The most misleading misconception about KMP is that it is not dependent on the price of oil. Kinder Morgan is the second largest oil producer in Texas, and operates one of the largest oil fields ever discovered. Not dependent on the price of oil and nat gas? Yeah sure, where did you hear that? Cramer? Some buffoon named "abter"? This is a highly leveraged oil producer that relies on the Kult of Kinder to lure ever more gullible and poorly informed investors to fund the Kinderponzi.
This from the Houston Chronicle last month.
"The Yates Field, among the largest ever found in the U.S., has been in continuous production for 85 years and has been exploited by a list of oil companies, some of them no longer in existence.
But scientists believe massive amounts of oil still remain stranded in the rocks - and oil prices near $100 a barrel have raised the urgency to get more of it out.
Houston pipeline giant Kinder Morgan, the field's owner since 2003, will tell you that's easier said than done.
The company had initial success reversing years of declines at Yates by injecting large quantities of carbon dioxide into the field. The technique has been used since the 1970s in mature West Texas fields to help free trapped oil. But recently production has dropped again.
"What we're trying to do now is stabilize the decline," Darrell Ricketson, vice president of Permian Basin oil and gas operations at the firm, said during a recent tour of the famed field in eastern Pecos County. That may soon include experimenting with alternate recovery methods, like injecting steam or chemicals."
Read more: http://www.chron.com/disp/story.mpl/business/energy/7628175.html#ixzz1USfORggD
>Are you invested in KMI or any other MLPs(GPs or LPs)? From what I can tell KMI seems like the place to be, much like any other GP that is taking 50% of the growth at no cost.
I've invested in LINE and LGCY in the past and had pretty good returns, but I don't hold any positions now. I'm not invested in KMI for two reasons: 1) I think what they're doing is unethical and don't want to be a part of it, and 2) with management this tricky, I wouldn't feel safe even holding the "good side" of this deal.
Are you invested in KMI or any other MLPs(GPs or LPs)? From what I can tell KMI seems like the place to be, much like any other GP that is taking 50% of the growth at no cost. I am not in KMP and would never touch an LP with such an expensive cost of capital.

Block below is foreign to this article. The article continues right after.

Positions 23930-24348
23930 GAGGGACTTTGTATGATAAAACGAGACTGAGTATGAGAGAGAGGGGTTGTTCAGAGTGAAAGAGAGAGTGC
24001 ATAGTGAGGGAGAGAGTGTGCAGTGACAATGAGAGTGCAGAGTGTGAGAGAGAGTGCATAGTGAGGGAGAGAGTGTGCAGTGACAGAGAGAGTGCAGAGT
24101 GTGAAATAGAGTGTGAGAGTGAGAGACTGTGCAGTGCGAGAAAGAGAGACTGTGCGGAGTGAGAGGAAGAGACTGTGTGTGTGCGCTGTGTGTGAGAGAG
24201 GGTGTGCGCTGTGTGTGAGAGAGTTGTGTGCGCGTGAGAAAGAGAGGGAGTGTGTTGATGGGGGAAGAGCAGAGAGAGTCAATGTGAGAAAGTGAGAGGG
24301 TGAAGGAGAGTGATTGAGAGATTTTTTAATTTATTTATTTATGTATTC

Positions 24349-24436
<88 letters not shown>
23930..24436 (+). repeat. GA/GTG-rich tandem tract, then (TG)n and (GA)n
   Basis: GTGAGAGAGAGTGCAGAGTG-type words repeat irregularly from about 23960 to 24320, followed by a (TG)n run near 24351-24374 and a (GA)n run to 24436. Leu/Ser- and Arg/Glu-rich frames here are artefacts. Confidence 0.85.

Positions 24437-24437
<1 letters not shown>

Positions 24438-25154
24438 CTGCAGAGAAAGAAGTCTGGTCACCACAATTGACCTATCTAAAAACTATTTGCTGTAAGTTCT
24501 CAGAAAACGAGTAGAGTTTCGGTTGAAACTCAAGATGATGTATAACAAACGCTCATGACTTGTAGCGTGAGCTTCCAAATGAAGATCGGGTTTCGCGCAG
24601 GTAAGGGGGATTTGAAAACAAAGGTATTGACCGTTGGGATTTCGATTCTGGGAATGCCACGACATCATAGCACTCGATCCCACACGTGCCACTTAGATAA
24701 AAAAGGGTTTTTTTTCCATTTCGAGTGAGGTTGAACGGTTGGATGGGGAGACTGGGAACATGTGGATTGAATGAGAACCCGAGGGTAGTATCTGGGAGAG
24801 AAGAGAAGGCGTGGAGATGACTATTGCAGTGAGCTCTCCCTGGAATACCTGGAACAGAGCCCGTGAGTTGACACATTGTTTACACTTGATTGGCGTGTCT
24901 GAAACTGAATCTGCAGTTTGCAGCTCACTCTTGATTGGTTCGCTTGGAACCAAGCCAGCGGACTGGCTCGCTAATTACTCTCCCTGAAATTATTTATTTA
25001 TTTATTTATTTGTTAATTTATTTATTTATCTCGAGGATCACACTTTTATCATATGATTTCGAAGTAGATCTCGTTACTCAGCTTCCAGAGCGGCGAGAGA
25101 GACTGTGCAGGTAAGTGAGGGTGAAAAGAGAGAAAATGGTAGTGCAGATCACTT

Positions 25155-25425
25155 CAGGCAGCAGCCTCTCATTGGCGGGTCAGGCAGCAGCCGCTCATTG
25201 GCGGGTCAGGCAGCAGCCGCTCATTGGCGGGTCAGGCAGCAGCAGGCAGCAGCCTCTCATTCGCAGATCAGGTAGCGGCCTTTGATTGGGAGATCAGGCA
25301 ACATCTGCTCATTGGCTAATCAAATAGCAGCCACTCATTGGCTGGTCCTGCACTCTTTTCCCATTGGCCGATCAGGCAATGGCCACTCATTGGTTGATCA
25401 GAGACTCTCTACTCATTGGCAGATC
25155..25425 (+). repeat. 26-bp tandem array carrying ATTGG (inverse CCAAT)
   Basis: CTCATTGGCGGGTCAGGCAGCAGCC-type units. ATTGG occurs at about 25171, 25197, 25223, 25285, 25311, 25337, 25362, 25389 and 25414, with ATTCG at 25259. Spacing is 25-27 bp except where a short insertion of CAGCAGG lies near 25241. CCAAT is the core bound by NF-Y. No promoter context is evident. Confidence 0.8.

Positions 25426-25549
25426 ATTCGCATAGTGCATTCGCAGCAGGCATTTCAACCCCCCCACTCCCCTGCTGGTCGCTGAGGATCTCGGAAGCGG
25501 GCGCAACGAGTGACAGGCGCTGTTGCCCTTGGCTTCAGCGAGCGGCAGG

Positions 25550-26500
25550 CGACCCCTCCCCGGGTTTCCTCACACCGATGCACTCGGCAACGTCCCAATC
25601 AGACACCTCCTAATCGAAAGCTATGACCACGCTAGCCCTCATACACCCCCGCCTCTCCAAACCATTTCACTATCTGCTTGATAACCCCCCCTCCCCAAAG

>You should head over to investor villiage and post your concerns. They will surely tell you where you are right and where you are wrong.
Well, I've been investing for a long time (20+ years) and I think I'm pretty good at math and finance theory so I don't take anyone's statements automatically in these areas, I require them to present reasons that convince me.
I don't give most credentials too much weight since I've worked for and against people with quite impressive sounding credentials who don't always measure up and I've encountered very smart people with no credentials, so I require the arguments to speak for themselves. Sorry for discussing this point at such length, but it's apparently a favorite way for investors to make their decisions and I think it's a very bad idea for many reasons.
Also, even most experienced investors are not good at analyzing a truly unique company structure like the MLPs since there's been no time-tested analysis of the structure AFAIK. Basically the MLP creators have sold the investment community on the "proper" way to evaluate these companies and your average "intelligent investor" has by and large adopted these models to their own detriment.
For example, the basic inequality of distribution dilution of an MLP with a large IDR can't really be argued against, IMO, but KMP investors seem more than willing to ignore it when evaluating the investment quality of these vehicles. In part, I think this is because MLPs are promoted as tax-advantaged investments (this is something everyone likes to hear when investing :-).
>Also on November 29, 2010, we announced that for the year 2011, we anticipate that (i) our business segments will generate approximately $3.6 billion in earnings before all non-cash depreciation, depletion and amortization expenses, including amortization of excess cost of equity investments...